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Gifted programs, health classes to see changes under proposed ASD budget

(KTUU)
Published: Feb. 16, 2020 at 11:03 PM AKST
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The Anchorage School district needs to close an estimated $19.5 million deficit with their 2020/21 budget. The one proposed at

seeks to do that while also working within the guidelines set by the board.

“We had 3 priorities in mind when we went in,” said ASD’s Chief Financial Officer Jim Anderson. “One was to protect core class size as much as possible, one was to preserve educational opportunities as resources allow, and three was to try and preserve jobs for our employees as much as possible.”

The budget tries to follow those guidelines and close the gap by restructuring two elementary school programs, and reducing a number of positions due to decreased enrollment.

The biggest change is the restructuring of the IGNITE gifted program. 22 IGNITE teaching positions will be replaced with 10 coaching positions. Those coaches won’t work directly with students, but will create materials to help gifted students during their “What I need” or WIN time.

The other big change is the elimination of elementary Health teacher positions. Health classes will instead be taught by PE teachers, nurses, and core classroom teachers, but that will reduce those teachers’ time to prepare, raising a different issue.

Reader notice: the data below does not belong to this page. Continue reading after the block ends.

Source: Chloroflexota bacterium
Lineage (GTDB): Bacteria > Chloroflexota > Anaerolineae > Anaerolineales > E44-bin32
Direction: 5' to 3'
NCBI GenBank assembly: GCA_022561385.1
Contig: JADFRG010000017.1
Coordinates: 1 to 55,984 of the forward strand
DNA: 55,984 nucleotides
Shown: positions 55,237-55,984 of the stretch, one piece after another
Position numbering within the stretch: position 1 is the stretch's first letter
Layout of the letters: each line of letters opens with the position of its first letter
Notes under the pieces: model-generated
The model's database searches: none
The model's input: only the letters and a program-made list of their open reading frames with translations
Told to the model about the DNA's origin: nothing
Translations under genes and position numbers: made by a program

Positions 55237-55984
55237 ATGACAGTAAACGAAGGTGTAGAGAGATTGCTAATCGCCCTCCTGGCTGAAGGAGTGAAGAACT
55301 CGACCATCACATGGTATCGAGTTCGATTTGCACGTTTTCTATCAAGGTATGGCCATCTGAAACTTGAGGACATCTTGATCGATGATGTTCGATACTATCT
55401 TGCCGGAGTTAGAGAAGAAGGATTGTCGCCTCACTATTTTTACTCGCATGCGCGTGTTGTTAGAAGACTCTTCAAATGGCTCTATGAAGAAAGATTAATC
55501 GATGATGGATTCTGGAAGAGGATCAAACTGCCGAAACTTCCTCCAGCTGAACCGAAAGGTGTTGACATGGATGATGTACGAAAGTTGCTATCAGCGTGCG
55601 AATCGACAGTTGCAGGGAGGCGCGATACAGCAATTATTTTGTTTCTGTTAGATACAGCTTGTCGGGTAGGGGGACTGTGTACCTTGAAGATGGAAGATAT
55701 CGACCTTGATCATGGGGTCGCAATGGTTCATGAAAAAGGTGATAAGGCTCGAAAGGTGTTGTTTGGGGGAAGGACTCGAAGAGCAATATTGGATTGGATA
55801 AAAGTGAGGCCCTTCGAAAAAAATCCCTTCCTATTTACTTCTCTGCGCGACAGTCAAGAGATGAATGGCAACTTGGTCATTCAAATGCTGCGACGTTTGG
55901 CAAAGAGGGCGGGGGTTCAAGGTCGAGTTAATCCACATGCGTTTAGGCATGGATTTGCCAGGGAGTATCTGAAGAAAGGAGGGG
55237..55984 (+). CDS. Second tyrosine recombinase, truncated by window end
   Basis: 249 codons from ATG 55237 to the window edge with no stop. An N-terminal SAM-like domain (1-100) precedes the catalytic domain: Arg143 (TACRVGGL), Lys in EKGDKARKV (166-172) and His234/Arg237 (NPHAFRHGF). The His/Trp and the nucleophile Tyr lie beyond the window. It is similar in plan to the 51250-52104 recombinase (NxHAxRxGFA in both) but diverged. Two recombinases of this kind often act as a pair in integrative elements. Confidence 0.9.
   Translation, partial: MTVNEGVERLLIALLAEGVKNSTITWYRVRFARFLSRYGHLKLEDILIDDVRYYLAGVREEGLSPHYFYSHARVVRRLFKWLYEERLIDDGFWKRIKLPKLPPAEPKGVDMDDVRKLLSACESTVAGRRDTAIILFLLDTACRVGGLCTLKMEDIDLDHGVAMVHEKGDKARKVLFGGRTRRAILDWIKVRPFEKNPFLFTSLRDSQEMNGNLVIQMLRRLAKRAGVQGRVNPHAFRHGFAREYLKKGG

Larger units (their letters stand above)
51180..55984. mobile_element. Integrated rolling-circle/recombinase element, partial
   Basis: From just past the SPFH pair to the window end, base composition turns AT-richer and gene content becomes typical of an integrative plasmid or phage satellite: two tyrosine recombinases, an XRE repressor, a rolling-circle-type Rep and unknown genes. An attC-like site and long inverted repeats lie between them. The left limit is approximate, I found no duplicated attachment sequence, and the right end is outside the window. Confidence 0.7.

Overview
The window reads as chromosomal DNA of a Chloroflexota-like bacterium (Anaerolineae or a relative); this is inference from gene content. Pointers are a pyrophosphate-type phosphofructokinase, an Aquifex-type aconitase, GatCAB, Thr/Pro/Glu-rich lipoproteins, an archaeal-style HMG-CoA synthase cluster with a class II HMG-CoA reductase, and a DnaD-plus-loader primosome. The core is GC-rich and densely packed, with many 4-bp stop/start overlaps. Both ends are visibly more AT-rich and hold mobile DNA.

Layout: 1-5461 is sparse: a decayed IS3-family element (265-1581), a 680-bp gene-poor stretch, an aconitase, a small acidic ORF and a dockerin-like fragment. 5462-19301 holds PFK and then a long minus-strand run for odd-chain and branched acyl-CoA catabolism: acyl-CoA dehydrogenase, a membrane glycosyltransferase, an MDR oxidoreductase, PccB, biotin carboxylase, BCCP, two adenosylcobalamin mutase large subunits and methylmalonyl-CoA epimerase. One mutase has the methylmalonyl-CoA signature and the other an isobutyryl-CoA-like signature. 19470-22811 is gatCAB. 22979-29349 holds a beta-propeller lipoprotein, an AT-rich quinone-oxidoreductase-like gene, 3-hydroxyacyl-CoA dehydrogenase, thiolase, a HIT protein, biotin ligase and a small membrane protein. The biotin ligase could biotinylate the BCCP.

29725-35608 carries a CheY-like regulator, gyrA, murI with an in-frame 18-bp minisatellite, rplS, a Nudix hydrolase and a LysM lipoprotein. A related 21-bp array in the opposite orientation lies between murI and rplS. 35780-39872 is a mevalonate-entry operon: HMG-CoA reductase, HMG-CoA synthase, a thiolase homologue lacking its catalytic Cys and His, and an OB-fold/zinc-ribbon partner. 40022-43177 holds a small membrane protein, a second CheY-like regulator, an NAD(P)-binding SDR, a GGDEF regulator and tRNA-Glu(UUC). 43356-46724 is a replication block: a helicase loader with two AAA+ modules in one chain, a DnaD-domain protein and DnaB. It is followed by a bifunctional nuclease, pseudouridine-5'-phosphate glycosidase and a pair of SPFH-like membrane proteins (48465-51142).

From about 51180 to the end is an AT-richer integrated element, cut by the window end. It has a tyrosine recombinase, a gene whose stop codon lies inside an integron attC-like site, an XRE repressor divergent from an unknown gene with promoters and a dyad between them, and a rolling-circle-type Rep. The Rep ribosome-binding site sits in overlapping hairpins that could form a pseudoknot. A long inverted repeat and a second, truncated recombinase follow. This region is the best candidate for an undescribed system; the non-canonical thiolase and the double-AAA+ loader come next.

“The current contract we have with the teachers requires us to provide 240 minutes per week of planning periods,” Anderson said.

To bridge that gap, the budget proposes a late start or early release by an hour once a week, giving teachers that time to prepare, as well as work with other teachers and staff to develop curriculum.

The budget also reduces a number of teaching positions, but elementary school class sizes are expected to remain the same, while middle school and high school classes are expected to grow very slightly.

There are also slight increases in the compensation budgets for the school board and the Superintendent. Board members are seeing a slight raise, though that is not something they or the district have control over.

“The Salaries and Emoluments Commission of the Municipality controls all of our salaries,” said Alisha Hilde, the School Board’s Vice-President.

As for the Superintendent, there is a one-time payment of $15,001 listed on the budget, but Anderson says it's a contractual payment and not a pay raise.

"She has not received a pay raise in her four years as Superintendent," Hilde said.

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